The Fresh Loaf

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Walnut Pepita 35% Whole Wheat Sourdough Hokkaido Milk Bread

Benito's picture

Walnut Pepita 35% Whole Wheat Sourdough Hokkaido Milk Bread

Since my last two loaves were for family members I am low on bread again.  I toasted some walnuts and decided to combine it with pepitas (pumpkin seeds) for a loaf.  I love the flavor you get from the addition of nuts and seeds to bread.  For this loaf I baked it once the total rise was 140%.  I use an aliquot jar to measure this, a company called BillieOlive makes them.  I’ve doing testing of their aliquot jars for them and most recently, they made a new one that has markings to allow me to measure over 150% rise.  These are very useful.  This loaf is a touch over fermented, you can see that by the slight loss of definition of the four lobes.  I like to see more definition, so probably for this dough 130-135% rise is optimal.

For one 9x4x4” Pullman pan loaf.




Mix the levain ingredients in a jar or pyrex container with space for at least 300% growth. 

Press down with your knuckles or silicone spatula to create a uniform surface and to push out air.

At a temperature of 76-78ºF, it typically takes up to 10-12 hours for this sweet stiff levain to be at peak.  For my starter I typically see 3-3.5 times increase in size at peak.  The levain will smell sweet with only a mild tang.



In a sauce pan set on medium heat, stir the milk and whole wheat flour until blended. Then cook for several minutes until well thickened, stirring regularly with a spoon or heat-resistant spatula. Let cool in the pan or, for faster results, in a new bowl.  Theoretically it should reach 65ºC (149ºF) but I don’t find I need to measure the temperature as the tangzhong gelatinizes at this temperature.  You can prepare this the night before and refrigerate it, ensure that it is covered to prevent it from drying out.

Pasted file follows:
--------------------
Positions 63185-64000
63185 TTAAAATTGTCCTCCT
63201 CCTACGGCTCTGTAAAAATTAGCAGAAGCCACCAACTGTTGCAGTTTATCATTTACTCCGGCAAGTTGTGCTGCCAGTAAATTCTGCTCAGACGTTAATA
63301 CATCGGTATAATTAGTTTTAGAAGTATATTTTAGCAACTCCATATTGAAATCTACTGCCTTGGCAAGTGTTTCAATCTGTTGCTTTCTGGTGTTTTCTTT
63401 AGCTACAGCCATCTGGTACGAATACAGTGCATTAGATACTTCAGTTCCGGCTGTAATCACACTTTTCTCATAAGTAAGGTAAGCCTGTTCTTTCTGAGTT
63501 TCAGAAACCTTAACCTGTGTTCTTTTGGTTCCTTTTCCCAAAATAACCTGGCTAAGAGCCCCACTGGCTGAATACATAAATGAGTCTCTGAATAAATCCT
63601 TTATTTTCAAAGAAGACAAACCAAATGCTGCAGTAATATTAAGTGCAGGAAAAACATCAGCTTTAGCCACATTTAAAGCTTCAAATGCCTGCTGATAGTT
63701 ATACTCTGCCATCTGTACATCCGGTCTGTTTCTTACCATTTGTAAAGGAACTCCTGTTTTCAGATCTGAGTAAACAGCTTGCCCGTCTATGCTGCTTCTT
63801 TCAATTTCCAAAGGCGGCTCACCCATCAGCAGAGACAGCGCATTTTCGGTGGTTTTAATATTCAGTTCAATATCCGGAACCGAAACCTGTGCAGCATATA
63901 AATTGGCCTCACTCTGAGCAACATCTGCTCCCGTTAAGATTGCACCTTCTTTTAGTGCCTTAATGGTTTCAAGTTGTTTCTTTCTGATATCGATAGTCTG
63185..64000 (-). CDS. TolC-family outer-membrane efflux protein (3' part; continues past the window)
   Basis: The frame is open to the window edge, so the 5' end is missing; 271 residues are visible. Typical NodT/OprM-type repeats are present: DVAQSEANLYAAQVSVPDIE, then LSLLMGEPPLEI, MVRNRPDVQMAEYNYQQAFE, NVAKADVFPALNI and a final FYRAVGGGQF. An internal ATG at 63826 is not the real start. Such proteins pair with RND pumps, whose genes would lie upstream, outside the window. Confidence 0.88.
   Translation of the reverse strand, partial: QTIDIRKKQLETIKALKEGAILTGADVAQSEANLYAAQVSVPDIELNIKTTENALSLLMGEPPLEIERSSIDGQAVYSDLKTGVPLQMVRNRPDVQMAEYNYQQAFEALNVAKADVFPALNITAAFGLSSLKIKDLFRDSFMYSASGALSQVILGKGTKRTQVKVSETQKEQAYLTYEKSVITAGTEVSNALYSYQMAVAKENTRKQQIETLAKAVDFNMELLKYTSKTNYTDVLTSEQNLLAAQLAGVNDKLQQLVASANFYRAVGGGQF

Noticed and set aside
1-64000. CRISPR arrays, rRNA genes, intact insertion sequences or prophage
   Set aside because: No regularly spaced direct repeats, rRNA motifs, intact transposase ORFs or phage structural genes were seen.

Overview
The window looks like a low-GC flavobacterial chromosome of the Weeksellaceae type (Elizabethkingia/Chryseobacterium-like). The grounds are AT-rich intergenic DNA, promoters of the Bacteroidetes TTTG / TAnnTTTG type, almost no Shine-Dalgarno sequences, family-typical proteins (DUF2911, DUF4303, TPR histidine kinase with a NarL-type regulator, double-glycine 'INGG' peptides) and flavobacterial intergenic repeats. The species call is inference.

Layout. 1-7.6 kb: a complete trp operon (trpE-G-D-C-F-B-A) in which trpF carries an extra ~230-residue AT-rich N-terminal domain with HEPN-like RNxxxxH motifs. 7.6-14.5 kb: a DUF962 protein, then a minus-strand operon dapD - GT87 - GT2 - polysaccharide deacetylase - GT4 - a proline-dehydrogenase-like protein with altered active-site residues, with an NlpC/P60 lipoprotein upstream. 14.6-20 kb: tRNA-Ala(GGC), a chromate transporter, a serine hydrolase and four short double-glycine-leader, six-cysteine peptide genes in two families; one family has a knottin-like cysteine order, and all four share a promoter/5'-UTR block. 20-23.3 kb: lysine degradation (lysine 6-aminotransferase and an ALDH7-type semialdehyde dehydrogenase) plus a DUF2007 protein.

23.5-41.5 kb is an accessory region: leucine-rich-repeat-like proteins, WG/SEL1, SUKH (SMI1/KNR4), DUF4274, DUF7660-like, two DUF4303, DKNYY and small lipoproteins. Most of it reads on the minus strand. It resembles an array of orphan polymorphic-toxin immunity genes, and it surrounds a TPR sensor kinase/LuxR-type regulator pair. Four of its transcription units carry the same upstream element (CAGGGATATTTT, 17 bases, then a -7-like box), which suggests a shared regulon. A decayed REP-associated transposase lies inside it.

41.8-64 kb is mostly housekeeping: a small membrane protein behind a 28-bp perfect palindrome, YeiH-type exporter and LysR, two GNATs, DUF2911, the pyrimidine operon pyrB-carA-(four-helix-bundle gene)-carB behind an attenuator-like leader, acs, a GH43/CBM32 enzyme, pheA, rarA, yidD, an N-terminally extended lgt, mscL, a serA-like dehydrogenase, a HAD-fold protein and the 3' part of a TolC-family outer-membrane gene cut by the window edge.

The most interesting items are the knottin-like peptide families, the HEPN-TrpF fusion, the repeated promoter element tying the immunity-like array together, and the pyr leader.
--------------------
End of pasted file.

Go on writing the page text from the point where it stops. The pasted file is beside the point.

If you plan on using a stand mixer to mix this dough, set up a Bain Marie and use your stand mixer’s bowl to prepare the tangzhong.



In the bowl of a stand mixer, add the milk (consider holding back 10 g of milk and adding later if this is the first time you’re making this), egg, tangzhong, salt, sugar and levain.  Mix and then break up the levain into many smaller pieces.  Next add the flours.  I like to use my spatula to mix until there aren’t many dry areas.  Allow the flour to hydrate (fermentolyse) for 20-30 minutes.  Mix on low speed and then medium speed until moderate gluten development this may take 5-10 mins.  You may want to scrape the sides of the bowl during the first 5 minutes of mixing.  Next add room temperature butter one pat at a time.  The dough may come apart, be patient, continue to mix until it comes together before adding in more butter.  Again, knead until well incorporated.  You will want to check gluten development by windowpane during this time and stop mixing when you get a good windowpane.  You should be able to pull a good windowpane, not quite as good as a white flour because the bran will interrupt the windowpane somewhat.  Add the nuts/seeds, then mix again until they are well distributed.


On the counter, shape the dough into a tight ball, cover in the bowl and ferment for 2 - 4 hours at 82ºF.  There should be some rise visible at this stage.


You can next place the dough into the fridge to chill the dough for about 1.5 hours, this makes rolling the dough easier to shape.  Remember, if you do so the final proof will take longer.  Alternatively, you can do a cold retard in the fridge overnight, however, you may find that this increases the tang in your bread.